At the start of this year I decided to take a break from journaling (which I’d been doing for the previous 3 years) and instead concentrate on producing some new illustrations for my Etsy shop including a set of illustrated recipes. I had done some very sketchy recipes in one of my journals, but I knew I could do better, and had been hugely inspired by some I’d come across on Pinterest.
I did some sketches, mainly text with small pictures in between, scrapped them, started again, making the illustrations bigger and bolder to fill the space, introduced some kitchen utensils, I tried to show the process involved, and eventually worked it up digitally to produce my first recipe. A simple broccoli and Stilton soup.
A few weeks later I produced a recipe for a winter veg and gnocchi bake, this time introducing a few arrows to show what should go where, and reducing the amount of text in the instructions. Simplicity is always my aim. By the time I did my 3rd recipe – rhubarb and almond muffins – I knew I’d cracked it. By illustrating all the ingredients with labels to give the quantities, and showing what to do with them, where they should go, and using arrows to guide you through the process, along with very simple instructions such as ‘add, mix, whisk, melt’ etc., there was no need for a long set of instructions, i.e. the method. Call me lazy, but if a recipe involves first reading through an essay in how to do it, I’m already put off, mainly because I can’t keep all the information in my brain, and have to keep going back and forth reading through the recipe as I go along. These illustrated recipes can be seen and understood at a glance, making them easy enough even for children to grasp. They are admittedly pretty simple recipes to start with, but I hope my simplified style makes them even easier to understand.
I went on to produce another 3 recipes in the same style, and then I went back to my first two and redesigned them to match, so they all have a unified look and work together as a set.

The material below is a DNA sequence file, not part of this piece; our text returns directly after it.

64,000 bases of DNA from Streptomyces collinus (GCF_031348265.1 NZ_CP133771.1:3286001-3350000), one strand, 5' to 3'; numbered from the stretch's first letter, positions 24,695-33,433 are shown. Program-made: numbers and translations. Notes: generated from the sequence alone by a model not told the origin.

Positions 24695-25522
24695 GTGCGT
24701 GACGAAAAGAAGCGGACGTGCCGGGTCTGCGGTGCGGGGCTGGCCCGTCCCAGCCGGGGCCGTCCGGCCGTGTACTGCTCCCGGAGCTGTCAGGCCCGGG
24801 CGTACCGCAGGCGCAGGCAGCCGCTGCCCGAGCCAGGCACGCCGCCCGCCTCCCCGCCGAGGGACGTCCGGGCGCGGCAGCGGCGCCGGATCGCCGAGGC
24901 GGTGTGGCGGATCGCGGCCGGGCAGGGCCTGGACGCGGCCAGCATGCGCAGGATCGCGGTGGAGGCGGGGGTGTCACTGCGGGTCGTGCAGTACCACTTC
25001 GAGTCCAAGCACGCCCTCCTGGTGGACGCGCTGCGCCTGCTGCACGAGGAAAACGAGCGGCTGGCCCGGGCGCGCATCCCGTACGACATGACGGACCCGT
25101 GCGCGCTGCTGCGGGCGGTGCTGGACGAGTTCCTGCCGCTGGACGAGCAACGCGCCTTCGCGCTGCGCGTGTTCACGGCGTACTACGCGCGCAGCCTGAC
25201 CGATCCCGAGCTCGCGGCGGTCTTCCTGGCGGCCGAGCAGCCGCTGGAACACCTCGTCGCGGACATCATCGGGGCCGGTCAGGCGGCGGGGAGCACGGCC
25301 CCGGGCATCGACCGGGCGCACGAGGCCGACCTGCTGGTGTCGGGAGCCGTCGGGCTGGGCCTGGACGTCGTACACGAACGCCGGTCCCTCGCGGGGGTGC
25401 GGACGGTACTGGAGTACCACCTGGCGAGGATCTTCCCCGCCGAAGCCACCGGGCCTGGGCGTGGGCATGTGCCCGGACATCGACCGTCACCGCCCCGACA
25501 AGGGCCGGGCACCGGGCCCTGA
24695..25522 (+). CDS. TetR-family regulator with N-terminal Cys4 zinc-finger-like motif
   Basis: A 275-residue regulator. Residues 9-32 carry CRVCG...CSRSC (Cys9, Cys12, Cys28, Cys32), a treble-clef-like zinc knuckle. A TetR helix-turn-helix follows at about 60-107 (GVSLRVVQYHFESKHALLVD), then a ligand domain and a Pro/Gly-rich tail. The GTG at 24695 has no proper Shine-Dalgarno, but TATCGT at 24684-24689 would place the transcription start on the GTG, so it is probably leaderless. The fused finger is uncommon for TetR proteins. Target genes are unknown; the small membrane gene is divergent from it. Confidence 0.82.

The full set of recipes are available as A4 prints for framing, and I have also turned them into a packaged set of A5 sized recipe cards. The recipes are printed onto glossy photo paper and then backed with thick, recycled card, making them super sturdy. On the back of each one are some extra notes which give a few extra hints and tips, and some suggestions for alternative ingredients. They’re packaged together in a recycled cardboard folder so you can pop them on your bookshelf along with your cookbooks.
I’m very proud of them, they’ve been a lot of work, but a lot of fun too, and I love that they’re completely unique, pretty to look at, but oh so practical too. I think a lot of people see illustration as being a purely decorative thing, but I hope I’ve shown here how it can be so much more. And I love that I’m always learning and improving with every new creative project, it makes it all worthwhile.
As for journaling, I’ll be right back on it next year and I can’t wait. I have so many ideas, so much more that I want to do there apart from documenting the allotment. It’s been good to have a break from that, because sometimes it’s only when you take a step back that you can see more clearly the way forward.
I will do a little end of year review of the allotment before the year is out, but in the meantime, do check out Etsy as part of your Christmas shopping this year. Not just my shop, but all of the wonderfully talented crafters and artists that sell there. They make items with love and care, that you won’t find anywhere else, and I know for a fact that every one of them does a little happy dance when they get a sale. You’ll make the seller happy, the gift recipient happy, and it will therefore make you happy too, it’s a win, win, win!